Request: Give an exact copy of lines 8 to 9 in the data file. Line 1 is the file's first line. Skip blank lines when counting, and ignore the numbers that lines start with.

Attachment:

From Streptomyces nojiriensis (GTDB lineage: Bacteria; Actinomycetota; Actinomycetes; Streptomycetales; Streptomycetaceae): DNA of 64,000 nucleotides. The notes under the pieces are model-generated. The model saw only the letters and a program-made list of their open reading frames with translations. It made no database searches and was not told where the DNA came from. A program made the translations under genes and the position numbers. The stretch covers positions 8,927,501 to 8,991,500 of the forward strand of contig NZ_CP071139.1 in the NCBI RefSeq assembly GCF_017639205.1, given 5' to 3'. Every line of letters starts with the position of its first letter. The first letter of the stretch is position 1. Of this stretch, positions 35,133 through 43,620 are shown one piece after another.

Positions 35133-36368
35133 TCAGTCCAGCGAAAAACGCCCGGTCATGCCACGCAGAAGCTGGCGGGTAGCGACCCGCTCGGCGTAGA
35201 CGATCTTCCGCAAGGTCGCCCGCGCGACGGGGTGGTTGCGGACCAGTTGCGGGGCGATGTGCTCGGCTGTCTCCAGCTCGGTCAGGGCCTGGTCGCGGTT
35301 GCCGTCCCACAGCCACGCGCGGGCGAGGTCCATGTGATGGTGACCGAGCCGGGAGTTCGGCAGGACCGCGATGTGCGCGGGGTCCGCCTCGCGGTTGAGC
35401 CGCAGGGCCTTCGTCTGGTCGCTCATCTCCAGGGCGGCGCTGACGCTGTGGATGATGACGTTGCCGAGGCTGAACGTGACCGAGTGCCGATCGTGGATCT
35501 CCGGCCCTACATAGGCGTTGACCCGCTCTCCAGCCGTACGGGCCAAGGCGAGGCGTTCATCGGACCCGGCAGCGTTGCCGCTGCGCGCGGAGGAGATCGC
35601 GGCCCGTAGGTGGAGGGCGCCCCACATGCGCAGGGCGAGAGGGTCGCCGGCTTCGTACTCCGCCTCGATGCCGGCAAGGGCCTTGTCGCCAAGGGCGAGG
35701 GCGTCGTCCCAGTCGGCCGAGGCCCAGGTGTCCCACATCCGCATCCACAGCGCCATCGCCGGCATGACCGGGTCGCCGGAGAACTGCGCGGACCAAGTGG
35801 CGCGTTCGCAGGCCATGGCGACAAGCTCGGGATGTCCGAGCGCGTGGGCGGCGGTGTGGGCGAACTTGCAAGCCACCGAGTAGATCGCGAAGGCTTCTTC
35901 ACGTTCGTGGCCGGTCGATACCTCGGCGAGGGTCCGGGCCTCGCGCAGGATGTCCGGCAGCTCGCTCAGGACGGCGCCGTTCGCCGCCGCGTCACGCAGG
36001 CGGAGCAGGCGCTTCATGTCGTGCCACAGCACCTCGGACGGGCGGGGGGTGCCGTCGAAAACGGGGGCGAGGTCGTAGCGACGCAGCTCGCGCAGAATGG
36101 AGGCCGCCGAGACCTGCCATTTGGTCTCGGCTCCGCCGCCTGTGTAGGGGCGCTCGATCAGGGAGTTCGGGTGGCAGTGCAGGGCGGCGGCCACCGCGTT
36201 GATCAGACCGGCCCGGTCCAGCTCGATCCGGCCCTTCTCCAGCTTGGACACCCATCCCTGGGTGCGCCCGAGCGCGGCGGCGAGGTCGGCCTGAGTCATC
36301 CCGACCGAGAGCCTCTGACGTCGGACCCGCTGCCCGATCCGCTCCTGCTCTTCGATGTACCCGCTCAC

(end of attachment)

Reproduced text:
35601 GGCCCGTAGGTGGAGGGCGCCCCACATGCGCAGGGCGAGAGGGTCGCCGGCTTCGTACTCCGCCTCGATGCCGGCAAGGGCCTTGTCGCCAAGGGCGAGG
35701 GCGTCGTCCCAGTCGGCCGAGGCCCAGGTGTCCCACATCCGCATCCACAGCGCCATCGCCGGCATGACCGGGTCGCCGGAGAACTGCGCGGACCAAGTGG